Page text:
Thursday, May 30, 2013

Liquid Assets?

The recent rains are on all of our minds right now.  People are worried about wet basements, flooding rivers and gardens that have yet to be planted.  We are also struggling with the rains on the farm and wanted to give you a quick look at what is going on here.  We're dealing with it.  But, sometimes, the sharing of a story is both therapeutic and educational.  So, we'll take a moment to give you some observations as to what is happening on the farm.

 This first picture is West of our farm.  It shows the lake that was our neighbor's corn field.  This is the picture that shows the most dramatic impact of the rains.  For many of our fields, there is greenery, etc that obscures how wet they are, so it is harder to see.  Some of the lightning strikes in this storm were hitting these new ponds instead of the taller objects in the area. 
This picture is blurry, we know.  But, we were trying to take pictures when the light was fading.  This shows some of the water in our cold frame/seedling area.  The cement slab in the back had water as high as 8 inches.  That's where the cold frames (and many seedling trays) were at the time this photo was taken.  Soon after they were moved out.  We've never really considered this an area where water would pond.  Why?  Because it never has before this storm.  We know of several other spots, but this wasn't on the radar.  It was still very damp today, but it was less a pond and more a muck and mire area.

We didn't get to other pictures, but we have more stories that fall into the "I never thought THAT would happen" category.

Our high tunnel is essentially an artificial desert environment.  The pathways are always dry and only the places we water with drip irrigation get wet.  Apparently, this offended the storms enough that they rained hard enough to cause waves of water to roll down our lawn and through the high tunnel from East to West.
Here is a March picture to help visualize this.  The high tunnel is at left.  As near as we can figure, the water from the buildings at right had nowhere else to go with the soil being completely saturated.   As a result, they followed the slight decline to the West and through the high tunnel.  We really thought we'd go work in the high tunnel today because it would surely be the only dry place on the farm.  We were wrong.  It was too wet to do work.  Absolutely amazing.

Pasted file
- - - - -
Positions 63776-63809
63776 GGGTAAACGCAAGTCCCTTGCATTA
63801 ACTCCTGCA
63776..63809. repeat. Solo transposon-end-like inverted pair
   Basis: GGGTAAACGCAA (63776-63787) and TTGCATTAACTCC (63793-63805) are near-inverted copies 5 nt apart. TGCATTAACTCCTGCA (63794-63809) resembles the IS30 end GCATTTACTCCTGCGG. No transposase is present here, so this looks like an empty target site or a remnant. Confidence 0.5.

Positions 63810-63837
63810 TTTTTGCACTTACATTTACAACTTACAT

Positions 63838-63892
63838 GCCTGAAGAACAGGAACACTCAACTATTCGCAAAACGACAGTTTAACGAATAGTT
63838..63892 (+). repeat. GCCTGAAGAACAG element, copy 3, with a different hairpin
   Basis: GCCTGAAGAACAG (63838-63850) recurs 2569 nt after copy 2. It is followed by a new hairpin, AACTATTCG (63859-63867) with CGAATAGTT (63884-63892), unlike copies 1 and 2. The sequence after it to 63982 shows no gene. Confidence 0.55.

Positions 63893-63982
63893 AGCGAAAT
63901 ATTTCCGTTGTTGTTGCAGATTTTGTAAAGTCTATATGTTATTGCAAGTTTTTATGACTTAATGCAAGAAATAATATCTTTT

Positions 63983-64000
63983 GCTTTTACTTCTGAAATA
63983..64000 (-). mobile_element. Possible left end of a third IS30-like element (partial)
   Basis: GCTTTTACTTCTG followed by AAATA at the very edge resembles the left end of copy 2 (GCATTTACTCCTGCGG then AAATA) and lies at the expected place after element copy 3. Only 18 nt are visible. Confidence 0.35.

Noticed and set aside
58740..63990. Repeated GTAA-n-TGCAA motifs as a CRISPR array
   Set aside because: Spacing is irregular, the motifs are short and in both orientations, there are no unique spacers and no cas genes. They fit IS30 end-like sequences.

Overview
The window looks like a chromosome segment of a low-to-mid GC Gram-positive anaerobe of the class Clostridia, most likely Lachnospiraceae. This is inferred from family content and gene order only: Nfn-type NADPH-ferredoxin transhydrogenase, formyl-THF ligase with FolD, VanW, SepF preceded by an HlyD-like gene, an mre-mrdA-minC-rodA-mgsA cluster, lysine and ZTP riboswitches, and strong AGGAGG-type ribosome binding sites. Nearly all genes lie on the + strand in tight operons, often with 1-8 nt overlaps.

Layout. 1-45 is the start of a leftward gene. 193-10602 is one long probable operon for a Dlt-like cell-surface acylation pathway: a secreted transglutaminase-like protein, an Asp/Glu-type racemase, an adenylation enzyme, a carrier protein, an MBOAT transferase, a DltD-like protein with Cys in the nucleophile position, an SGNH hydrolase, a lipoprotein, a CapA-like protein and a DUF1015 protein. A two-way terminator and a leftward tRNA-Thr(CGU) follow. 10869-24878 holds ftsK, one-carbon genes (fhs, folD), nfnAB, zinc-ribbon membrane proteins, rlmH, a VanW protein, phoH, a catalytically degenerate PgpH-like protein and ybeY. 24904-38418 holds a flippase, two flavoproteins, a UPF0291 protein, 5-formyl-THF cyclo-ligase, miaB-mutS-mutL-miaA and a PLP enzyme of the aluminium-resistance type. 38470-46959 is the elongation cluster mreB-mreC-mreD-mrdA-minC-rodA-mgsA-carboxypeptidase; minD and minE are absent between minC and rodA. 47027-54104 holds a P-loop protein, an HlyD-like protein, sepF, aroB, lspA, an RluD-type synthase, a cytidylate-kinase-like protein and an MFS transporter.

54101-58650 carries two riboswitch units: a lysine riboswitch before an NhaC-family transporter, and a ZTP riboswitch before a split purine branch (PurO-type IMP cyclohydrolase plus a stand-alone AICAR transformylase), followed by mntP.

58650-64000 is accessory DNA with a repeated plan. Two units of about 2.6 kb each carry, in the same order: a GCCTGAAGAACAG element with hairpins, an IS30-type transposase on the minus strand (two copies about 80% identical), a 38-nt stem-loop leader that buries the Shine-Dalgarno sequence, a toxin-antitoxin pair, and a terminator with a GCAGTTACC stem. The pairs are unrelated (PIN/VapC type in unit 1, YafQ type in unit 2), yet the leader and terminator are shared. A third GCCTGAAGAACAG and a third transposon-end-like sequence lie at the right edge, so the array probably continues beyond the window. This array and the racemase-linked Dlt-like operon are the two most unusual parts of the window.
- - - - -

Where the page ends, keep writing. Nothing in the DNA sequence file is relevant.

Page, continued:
An acquaintance a couple of miles to our East installed a couple of ponds on his property with berms that might even exceed the recommended height to hold back water during heavy rains.  Each of his ponds overflowed in this rain.  As we discussed this with him all any of us could do was shrug and admit that nature has her way when she wants it.  But, it is still up to us to find ways to work with nature where our efforts do less harm than is currently the case (yes, that is the collective "we" and it does include our farm).

One of our workers is trying to do some horticultural farming on land by Dumont.  He reported that the beds he had planted and put plastic mulch on were destroyed by the torrential rains.  What a quick way to literally and figuratively dampen someone's spirits as they try to do the very thing they really wanted to do for a living.

We hope the next week or two is dry.  It will take at least one week for our fields to dry up enough to work.  We know there are people who are worried about flooding.  There are many frightened and worried people in Iowa right now and we must be prepared to provide support to each other.  And, once we get through this, we need to remember.  And, in remembering, maybe we can make some changes that help reduce the pain weather extremes can cause.

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